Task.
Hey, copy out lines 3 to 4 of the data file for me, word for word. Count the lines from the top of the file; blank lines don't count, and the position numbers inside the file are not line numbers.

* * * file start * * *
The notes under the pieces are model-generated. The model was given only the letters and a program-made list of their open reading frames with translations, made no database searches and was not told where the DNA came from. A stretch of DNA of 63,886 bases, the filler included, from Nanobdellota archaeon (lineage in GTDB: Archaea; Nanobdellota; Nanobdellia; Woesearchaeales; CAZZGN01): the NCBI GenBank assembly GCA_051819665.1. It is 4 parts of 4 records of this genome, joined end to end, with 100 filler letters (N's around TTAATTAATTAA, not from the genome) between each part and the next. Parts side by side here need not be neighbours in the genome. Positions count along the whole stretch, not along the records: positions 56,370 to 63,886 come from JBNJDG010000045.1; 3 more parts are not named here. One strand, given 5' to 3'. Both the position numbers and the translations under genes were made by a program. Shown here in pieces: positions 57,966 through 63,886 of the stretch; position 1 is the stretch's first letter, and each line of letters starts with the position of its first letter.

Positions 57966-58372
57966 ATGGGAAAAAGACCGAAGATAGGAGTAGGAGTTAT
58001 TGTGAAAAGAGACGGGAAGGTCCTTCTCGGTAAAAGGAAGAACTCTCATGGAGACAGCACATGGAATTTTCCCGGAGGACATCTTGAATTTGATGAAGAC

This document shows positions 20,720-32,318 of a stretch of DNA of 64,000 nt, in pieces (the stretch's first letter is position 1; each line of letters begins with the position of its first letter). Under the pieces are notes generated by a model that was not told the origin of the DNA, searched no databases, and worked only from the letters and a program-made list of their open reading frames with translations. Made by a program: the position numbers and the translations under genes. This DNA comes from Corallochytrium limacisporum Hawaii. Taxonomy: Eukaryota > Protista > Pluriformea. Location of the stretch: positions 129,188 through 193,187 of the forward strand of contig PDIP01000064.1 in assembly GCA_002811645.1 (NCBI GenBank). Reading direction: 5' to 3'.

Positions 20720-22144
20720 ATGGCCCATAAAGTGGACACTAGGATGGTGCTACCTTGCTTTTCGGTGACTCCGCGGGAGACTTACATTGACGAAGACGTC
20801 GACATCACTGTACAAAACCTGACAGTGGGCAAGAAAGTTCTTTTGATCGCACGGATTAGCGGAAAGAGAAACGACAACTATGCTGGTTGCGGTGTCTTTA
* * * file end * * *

57966 ATGGGAAAAAGACCGAAGATAGGAGTAGGAGTTAT
58001 TGTGAAAAGAGACGGGAAGGTCCTTCTCGGTAAAAGGAAGAACTCTCATGGAGACAGCACATGGAATTTTCCCGGAGGACATCTTGAATTTGATGAAGAC